A brand new Irish tourism campaign has set its sights on encouraging more Chinese tourists to Ireland.
Ireland is thought to just need a small share of the ever booming Chinese overseas tourism market to make a major impact. A recent trade mission to China is thought to have marked a big step forward in encouraging Chinese tourists to take a trip to Ireland.
Tourism Ireland’s 2016 sales mission to China kicked off just last month, when a delegation of 15 tourism enterprises from Ireland traveled to the country in a bid to increase Ireland’s share of this rapidly-growing tourism market. The delegation was thought to have visited Beijing, Shanghai and Shenzhen as well as Hong Hong.
China is thought to be the world’s largest outbound travel market, with over 120 million Chinese tourists travelling overseas in 2015 alone. Last year, the number of Chinese visitors taking a vacation in Ireland increased by 18% to 45,000 and a target of 50,000 in 2017 already looks set to be exceeded this year.
Chinese tourists are predicted to spend upwards of €300 billion in 2016 on travel, marking a 15% upward spike from 2015 and by 2020, it is expected that over 235 million Chinese tourists will splurge €400 billion across the globe.
With travel enshrined as the preferred activity for the burgeoning Chinese middle class, Europe features prominently on their overseas wish list.
France is top of their list as a destination, attracted by its cultural romance, vintage wines and luxury fashion labels. Despite the terrorist attacks, Paris and other historic sites in France welcomed over 2 million Chinese tourists in 2015, a growth of over 50%.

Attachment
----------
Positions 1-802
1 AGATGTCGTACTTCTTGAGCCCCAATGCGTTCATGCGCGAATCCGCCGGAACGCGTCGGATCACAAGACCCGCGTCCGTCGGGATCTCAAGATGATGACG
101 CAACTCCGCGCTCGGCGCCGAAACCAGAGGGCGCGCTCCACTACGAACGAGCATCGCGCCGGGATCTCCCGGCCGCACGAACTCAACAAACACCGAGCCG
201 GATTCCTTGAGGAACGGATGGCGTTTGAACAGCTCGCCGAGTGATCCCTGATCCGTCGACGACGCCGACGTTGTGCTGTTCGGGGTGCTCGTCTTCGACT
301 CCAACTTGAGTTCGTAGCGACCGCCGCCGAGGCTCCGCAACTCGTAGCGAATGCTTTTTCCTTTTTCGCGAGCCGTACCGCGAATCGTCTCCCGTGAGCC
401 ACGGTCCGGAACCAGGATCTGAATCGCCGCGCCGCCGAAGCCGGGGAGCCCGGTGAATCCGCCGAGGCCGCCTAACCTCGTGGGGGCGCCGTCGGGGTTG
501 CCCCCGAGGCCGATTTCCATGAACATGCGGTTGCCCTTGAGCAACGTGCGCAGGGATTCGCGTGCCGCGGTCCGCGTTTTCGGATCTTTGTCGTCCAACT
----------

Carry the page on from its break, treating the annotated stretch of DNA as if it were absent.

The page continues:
“Success in the China market often takes time and patience to build up. But after one passes a certain threshold, the benefits multiply,” said Ireland’s Ambassador to China, Paul Kavanagh.
“Ireland needs only to win a relatively small – and good quality – portion of this market for it to make a real difference at home in terms of job creation and regional development,” he said.
Tourism Ireland has stepped up its efforts in a bid to encourage Chinese tourists to Ireland, culminating in the appointment of James Kenny as country manager for China. James Kenny is a fluent Mandarin speaker, and he is based in Shanghai. He has been heavily involved in bringing Chinese students and tourists to Ireland over the years.
One of the main barriers at the moment is the fact that currently travellers to Ireland have to stop over in the Emirates or in some of the larger European hubs before making the onward journey to Ireland. This increases the need to secure direct flights into Ireland from China.